Professor Pens New Book


“The Republic Afloat,” a new book by Dr. Matthew Raffety, associate professor of history at the University of Redlands, shines a light on the often brutal and insular culture of the sea in the years before the Civil War.

“In addition to some exciting – and even harrowing – tales of mutiny, murder, and mayhem at sea, the book explores how seafarers helped give voice to some of the most essential identities in the early U.S. Republic,” Raffety said. “What it meant to be a man, a worker, and a citizen all found new definition coming out of violent altercations at sea and the legal system’s attempts to make sense of what happened. It was in cases dealing with seafarers that the judiciary first found concrete purpose in the national government, it was in these cases that many the rights of laborers were debated, and it was through these cases that the United States was first forced to define who ‘counted’ as an American citizen and what that title would mean.”

The book grew out of Raffety’s graduate work at Columbia University, with a majority of the research conducted while writing his dissertation.

“I was looking around inside federal court records and came across the testimony of several seafarers in a mutiny case,” he said. “What I had were the words of several participants—officers, sailors, and the captain—in a violent incident in New York harbor. I was immediately excited: so much was going on in the case. The men fought not only physically, but, after the fact in their depositions, about their sense of honor, their rights as men and laborers, the expectations of their craft, and even themselves as citizens of the still-young American republic. When I realized there were more than 1,000 such cases just being tried in New York’s federal courts before 1861, I knew I was onto something big.”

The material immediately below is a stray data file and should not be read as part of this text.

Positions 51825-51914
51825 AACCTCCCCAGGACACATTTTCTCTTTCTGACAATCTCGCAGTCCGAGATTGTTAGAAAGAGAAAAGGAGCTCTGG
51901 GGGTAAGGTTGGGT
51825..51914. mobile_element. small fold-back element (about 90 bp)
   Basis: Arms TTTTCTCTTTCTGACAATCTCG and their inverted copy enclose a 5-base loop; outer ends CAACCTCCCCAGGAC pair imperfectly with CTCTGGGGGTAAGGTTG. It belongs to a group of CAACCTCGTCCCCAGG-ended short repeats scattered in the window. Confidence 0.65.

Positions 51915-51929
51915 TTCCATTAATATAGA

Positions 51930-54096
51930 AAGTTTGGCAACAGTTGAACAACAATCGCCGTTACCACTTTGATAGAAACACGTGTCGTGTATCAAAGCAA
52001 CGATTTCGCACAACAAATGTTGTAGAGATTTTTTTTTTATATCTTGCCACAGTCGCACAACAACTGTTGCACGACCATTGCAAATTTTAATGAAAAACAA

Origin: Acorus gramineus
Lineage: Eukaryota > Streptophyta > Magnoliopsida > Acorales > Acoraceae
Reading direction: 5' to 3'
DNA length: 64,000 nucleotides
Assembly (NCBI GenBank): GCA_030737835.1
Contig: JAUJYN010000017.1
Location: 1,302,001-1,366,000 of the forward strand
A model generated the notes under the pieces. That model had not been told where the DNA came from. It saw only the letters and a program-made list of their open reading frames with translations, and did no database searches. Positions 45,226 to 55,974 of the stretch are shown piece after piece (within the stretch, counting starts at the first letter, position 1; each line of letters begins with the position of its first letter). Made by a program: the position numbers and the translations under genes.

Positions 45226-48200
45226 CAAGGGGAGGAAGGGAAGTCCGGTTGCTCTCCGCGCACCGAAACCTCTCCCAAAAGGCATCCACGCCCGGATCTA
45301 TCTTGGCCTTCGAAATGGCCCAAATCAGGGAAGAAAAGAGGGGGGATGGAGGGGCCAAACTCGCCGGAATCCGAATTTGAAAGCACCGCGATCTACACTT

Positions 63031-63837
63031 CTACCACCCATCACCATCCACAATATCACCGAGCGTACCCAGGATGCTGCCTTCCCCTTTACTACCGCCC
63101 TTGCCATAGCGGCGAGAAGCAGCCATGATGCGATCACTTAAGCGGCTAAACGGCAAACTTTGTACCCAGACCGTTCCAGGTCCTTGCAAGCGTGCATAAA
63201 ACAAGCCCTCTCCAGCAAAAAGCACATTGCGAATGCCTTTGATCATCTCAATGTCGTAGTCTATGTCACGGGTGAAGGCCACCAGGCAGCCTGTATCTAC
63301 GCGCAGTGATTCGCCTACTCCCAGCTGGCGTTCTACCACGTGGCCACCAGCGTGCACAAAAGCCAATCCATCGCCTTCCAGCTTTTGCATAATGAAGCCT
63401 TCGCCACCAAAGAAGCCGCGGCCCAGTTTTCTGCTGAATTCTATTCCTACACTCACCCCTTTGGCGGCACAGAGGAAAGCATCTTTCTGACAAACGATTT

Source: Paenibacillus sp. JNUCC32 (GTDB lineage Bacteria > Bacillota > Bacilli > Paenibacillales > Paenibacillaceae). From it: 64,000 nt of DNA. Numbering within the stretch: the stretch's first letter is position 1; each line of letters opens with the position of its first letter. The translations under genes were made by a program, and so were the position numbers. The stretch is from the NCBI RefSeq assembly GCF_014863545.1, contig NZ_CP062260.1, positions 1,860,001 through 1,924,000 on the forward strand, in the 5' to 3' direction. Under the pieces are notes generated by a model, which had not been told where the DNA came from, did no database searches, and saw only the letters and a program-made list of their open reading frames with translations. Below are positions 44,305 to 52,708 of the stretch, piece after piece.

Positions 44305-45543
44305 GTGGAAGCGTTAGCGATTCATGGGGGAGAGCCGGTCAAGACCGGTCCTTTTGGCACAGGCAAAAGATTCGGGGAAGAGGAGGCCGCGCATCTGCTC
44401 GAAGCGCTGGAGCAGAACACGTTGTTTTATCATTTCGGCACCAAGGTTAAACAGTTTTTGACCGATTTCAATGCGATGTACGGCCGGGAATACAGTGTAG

The manuscript changed dramatically after he began editing and revising the copy, and grew to cover more about the rise of the federal court system and U.S. consuls who heard complaints in foreign ports.

“Research trips to the consular records at the National Archives facility in Maryland and a summer fellowship at Mystic Seaport Museum in Connecticut helped immeasurably,” Raffety said.

The book was finished while Raffety taught, which resulted in “some late nights in my small, windowless office,” he said.

“It’s hard to find the necessary uninterrupted blocks of time I need to write new material, so much has to be done in the summers,” he said. “Teaching at Redlands in particular is unusually rewarding, but it is also something that can expand to fill all available time during the school year. On the other hand, being able to talk through some of the themes and ideas with colleagues and students here was both inspiring and helpful. I’m lucky to be a part of so bright and engaged a faculty. Generally, although time is an issue, I think working at an institution with such a focus on teaching is ideal for producing scholars, because you are surrounded by inquisitive minds who are enthusiastic about thinking and stretching themselves.”

With “The Republic Afloat” behind him, Raffety is looking ahead towards his next book.

“I’ve begun preliminary work on a new project that looks at some very public battles between the U.S. consular officials and American merchants in Havana in the 1830s, in a case that involved wrongful imprisonment, the illegal slave trade, and even a shadowy hit man known only as ‘Mr. S,’” he said. “Havana was a wild, wide open place then, as the main port of the last remaining Spanish colony in the New World. From the 1830s through Castro’s takeover in the 1950s, Americans turned to Havana to seek their fortunes by legal and by shadowy means. I’m not sure precisely where the evidence is taking me yet, but so far, I’m pretty excited to find out.”

Posted: Dec. 4, 2013
Written by: Catherine Garcia

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